Texture Shamrock Craft

Cut out a large shamrock shape from construction paper for your child. Visit your local art supply store, and have your little artist pick out different green items to glue to his shamrock. These items may include buttons, pom-poms, felt pieces, etc. Once you are ready to begin crafting, encourage your child to demonstrate his artistic skills by attaching everything he gathered from the store to his shamrock. He may need adult assistance with the gluing. Discuss the different textures of each item with your child.

Shamrock Wreath

 Cut out a large cardboard circle from an old shoe box, packing box or pizza box, and then cut out a small circle in the middle of your cut-out so that it resembles a wreath. This should be done by an adult. Next, encourage your child to draw different size shamrocks. Also, consider drawing some shamrocks for her and ask her to color them in. Once you have a variety of shamrocks of various sizes and colors, cut them out and help your child glue them around the circle base. Finally, place a hook on a door in your home and hang up the wreath. Your little leprechaun will want to show off her wonderful creation.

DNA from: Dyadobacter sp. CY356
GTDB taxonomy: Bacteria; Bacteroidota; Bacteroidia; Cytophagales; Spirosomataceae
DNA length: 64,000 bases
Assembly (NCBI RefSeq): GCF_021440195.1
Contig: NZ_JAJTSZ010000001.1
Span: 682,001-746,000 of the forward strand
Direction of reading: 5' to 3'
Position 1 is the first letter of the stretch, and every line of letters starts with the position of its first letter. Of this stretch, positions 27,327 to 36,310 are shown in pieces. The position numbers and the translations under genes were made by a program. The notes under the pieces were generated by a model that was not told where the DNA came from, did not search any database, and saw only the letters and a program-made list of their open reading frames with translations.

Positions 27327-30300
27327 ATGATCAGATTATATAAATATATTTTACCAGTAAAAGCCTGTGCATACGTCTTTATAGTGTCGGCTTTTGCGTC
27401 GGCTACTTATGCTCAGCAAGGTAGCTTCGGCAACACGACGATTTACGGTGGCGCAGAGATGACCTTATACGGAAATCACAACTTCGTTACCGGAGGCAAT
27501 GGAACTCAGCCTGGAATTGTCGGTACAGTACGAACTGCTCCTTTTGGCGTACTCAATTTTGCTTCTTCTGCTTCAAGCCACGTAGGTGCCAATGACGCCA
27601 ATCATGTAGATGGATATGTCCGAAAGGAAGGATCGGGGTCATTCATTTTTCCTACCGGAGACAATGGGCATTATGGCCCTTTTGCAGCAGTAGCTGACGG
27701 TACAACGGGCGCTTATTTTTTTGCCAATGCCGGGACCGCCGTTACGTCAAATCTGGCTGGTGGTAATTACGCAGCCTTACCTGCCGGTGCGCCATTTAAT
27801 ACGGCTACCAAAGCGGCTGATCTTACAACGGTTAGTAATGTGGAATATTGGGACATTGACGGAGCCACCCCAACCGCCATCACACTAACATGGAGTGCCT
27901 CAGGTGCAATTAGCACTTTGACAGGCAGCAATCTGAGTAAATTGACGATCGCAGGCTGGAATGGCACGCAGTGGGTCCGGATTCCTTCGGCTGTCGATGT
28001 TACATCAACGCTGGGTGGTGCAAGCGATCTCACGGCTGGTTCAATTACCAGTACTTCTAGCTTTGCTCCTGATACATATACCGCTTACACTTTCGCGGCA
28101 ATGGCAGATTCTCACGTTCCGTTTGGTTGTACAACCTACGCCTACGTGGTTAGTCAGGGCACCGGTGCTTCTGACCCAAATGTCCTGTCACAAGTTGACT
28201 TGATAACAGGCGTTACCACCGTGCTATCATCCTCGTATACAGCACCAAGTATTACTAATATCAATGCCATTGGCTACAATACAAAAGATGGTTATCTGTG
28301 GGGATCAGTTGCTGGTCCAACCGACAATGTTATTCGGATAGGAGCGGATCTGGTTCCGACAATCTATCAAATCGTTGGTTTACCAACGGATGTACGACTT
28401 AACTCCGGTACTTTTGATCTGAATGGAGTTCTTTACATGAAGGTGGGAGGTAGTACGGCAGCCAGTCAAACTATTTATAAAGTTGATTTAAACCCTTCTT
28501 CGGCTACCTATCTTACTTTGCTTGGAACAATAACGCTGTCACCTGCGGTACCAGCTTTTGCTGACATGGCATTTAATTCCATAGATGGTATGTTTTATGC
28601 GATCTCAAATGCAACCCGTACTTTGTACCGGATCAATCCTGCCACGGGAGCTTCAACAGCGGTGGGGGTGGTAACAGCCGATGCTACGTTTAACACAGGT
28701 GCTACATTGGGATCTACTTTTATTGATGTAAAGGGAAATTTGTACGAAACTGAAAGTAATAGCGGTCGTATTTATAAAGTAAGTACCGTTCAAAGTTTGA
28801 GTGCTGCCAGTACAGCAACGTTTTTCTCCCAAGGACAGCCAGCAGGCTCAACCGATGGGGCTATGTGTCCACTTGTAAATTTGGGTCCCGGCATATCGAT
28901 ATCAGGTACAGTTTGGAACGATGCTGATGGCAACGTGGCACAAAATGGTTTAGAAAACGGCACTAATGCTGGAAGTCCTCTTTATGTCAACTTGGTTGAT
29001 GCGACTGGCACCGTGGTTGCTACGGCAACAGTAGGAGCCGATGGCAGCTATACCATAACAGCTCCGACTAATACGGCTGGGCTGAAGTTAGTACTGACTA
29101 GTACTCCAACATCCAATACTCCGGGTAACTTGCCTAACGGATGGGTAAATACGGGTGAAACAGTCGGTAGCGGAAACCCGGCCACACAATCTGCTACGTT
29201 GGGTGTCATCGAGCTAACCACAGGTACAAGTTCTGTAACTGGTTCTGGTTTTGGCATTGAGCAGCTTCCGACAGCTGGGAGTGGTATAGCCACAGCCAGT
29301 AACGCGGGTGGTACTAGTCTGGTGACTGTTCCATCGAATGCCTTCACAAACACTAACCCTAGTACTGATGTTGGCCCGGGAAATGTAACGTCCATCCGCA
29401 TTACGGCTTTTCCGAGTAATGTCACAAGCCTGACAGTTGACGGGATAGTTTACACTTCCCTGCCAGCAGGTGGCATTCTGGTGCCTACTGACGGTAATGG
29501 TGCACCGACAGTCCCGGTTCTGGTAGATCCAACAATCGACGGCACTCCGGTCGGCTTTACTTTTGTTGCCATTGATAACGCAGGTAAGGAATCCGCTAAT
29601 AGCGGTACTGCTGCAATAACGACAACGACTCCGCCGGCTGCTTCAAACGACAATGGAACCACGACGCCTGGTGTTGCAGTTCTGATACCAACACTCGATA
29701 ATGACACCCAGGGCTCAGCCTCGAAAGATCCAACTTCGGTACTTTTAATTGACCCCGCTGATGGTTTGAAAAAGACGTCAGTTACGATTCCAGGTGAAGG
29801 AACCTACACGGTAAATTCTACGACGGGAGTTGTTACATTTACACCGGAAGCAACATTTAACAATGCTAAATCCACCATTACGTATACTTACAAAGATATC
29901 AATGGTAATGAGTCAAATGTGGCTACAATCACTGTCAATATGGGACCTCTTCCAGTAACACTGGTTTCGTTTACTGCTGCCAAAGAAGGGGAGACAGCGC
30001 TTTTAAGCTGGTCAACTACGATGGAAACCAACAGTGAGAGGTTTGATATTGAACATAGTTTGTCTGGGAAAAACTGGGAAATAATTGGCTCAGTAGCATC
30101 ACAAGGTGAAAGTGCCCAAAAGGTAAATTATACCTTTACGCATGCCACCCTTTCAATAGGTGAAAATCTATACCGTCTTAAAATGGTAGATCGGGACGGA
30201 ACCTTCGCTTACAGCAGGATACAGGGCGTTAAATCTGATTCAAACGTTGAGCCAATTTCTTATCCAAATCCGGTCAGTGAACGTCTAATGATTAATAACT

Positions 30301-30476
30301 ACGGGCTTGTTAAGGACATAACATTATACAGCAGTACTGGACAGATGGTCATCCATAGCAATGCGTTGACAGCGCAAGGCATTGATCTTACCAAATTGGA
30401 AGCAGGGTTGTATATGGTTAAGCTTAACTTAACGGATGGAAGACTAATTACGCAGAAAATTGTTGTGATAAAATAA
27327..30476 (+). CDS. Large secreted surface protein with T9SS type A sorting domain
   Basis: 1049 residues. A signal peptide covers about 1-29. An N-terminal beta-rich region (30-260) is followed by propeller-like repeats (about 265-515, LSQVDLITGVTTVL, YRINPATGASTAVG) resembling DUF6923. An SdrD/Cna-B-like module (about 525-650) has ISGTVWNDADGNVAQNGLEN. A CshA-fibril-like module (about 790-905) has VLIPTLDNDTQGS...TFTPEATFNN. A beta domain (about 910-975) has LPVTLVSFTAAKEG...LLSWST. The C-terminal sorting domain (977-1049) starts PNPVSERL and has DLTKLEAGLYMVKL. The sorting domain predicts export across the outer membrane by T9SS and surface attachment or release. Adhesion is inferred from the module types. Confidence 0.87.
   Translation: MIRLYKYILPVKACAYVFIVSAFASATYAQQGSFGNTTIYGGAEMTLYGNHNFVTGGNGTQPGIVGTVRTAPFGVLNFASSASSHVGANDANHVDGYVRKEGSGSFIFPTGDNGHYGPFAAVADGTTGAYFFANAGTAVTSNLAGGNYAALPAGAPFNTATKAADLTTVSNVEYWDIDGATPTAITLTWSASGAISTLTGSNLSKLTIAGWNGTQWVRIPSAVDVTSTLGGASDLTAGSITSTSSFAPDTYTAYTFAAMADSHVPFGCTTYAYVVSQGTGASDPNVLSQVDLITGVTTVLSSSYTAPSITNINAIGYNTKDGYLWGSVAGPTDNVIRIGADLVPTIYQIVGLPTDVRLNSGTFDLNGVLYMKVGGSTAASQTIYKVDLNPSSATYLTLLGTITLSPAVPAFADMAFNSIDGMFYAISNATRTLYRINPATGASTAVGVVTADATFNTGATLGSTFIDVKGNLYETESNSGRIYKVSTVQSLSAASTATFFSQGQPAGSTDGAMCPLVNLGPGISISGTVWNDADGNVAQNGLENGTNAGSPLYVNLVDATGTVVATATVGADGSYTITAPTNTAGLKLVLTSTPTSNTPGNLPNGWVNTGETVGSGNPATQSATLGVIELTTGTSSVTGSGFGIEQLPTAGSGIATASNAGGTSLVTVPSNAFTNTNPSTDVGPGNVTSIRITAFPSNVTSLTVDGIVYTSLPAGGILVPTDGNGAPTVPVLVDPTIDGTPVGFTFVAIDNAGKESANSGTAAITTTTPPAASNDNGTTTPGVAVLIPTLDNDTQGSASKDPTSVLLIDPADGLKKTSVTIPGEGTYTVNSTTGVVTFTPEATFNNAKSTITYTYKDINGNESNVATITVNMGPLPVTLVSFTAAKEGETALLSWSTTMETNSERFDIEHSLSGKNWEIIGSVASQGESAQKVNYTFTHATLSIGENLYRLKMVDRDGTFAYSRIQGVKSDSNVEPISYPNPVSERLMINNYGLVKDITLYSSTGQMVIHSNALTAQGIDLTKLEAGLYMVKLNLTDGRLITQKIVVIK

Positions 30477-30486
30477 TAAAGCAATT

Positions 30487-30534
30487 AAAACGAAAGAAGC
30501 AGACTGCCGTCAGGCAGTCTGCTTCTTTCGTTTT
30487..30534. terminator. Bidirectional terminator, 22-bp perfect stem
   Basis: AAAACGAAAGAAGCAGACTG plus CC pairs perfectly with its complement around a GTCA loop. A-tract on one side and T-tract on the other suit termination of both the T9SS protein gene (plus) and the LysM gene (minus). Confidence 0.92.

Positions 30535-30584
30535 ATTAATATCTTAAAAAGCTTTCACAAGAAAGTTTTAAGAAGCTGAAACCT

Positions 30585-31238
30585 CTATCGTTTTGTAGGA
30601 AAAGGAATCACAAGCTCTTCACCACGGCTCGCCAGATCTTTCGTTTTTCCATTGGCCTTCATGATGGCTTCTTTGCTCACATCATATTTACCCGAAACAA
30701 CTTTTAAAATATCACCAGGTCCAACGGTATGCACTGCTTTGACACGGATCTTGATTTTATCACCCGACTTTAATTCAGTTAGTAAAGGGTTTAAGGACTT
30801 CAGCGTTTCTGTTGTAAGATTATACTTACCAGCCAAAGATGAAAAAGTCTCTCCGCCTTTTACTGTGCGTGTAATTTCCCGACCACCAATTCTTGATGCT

Shamrocks out of Paper

 Draw a large outline of a shamrock on a piece of paper or canvas. Then, cut different shades of green construction paper in one-inch shapes, such as squares, triangles or circles. Next, provide your little one with all the shapes that you have cut on a plate. Ask him to start gluing the pieces anywhere within the lines of the shamrock. While he creates his work of art, you can talk to him about the different shapes and shades of the pieces.

How to Fold a Paper Airplane

If you end up stuck inside this winter due to the weather or frigid temperatures, don’t worry! All you need for some fun is a piece of paper. Spend some time with your little ones and learn how to fold a spare sheet of paper into a high-flying masterpiece! Watch the tutorial here!

 

  1. Fold a piece of paper in half lengthwise to fine the center.

 

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2. Fold the top corners down to the center line.

 

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3. Fold the triangle down to look like an envelope.

 

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4. Fold the top corners down to the center line, leaving a small triangle sticking out.

 

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5. Fold the small triangle up.

 

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6. Fold the plane in half, with the small triangle on the outside.

 

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7. Fold the wings back on themselves.

 

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8. Slowly launch the plane and watch it glide along, or lift one of the back flaps slightly to make it fly in a spiral.

 

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Have fun!